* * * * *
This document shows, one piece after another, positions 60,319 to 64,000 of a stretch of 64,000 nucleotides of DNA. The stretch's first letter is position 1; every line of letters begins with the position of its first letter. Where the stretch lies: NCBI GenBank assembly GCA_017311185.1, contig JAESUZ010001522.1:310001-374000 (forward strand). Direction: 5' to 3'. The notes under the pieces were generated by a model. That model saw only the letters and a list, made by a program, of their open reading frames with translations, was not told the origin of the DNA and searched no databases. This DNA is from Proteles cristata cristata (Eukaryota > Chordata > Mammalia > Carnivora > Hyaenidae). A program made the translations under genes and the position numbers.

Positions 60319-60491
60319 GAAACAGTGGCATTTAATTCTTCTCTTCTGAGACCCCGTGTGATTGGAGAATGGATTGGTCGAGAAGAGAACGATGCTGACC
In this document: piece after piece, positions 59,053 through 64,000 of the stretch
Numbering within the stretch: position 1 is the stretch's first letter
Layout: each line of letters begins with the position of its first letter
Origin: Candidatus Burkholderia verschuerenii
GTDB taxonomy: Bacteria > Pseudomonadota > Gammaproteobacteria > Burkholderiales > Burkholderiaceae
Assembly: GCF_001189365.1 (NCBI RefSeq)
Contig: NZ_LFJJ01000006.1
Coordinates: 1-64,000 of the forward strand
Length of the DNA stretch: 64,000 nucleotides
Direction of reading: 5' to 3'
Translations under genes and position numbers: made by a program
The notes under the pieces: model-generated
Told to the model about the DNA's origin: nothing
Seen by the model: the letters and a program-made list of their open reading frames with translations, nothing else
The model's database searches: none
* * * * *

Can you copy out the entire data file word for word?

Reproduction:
This document shows, one piece after another, positions 60,319 to 64,000 of a stretch of 64,000 nucleotides of DNA. The stretch's first letter is position 1; every line of letters begins with the position of its first letter. Where the stretch lies: NCBI GenBank assembly GCA_017311185.1, contig JAESUZ010001522.1:310001-374000 (forward strand). Direction: 5' to 3'. The notes under the pieces were generated by a model. That model saw only the letters and a list, made by a program, of their open reading frames with translations, was not told the origin of the DNA and searched no databases. This DNA is from Proteles cristata cristata (Eukaryota > Chordata > Mammalia > Carnivora > Hyaenidae). A program made the translations under genes and the position numbers.

Positions 60319-60491
60319 GAAACAGTGGCATTTAATTCTTCTCTTCTGAGACCCCGTGTGATTGGAGAATGGATTGGTCGAGAAGAGAACGATGCTGACC
In this document: piece after piece, positions 59,053 through 64,000 of the stretch
Numbering within the stretch: position 1 is the stretch's first letter
Layout: each line of letters begins with the position of its first letter
Origin: Candidatus Burkholderia verschuerenii
GTDB taxonomy: Bacteria > Pseudomonadota > Gammaproteobacteria > Burkholderiales > Burkholderiaceae
Assembly: GCF_001189365.1 (NCBI RefSeq)
Contig: NZ_LFJJ01000006.1
Coordinates: 1-64,000 of the forward strand
Length of the DNA stretch: 64,000 nucleotides
Direction of reading: 5' to 3'
Translations under genes and position numbers: made by a program
The notes under the pieces: model-generated
Told to the model about the DNA's origin: nothing
Seen by the model: the letters and a program-made list of their open reading frames with translations, nothing else
The model's database searches: none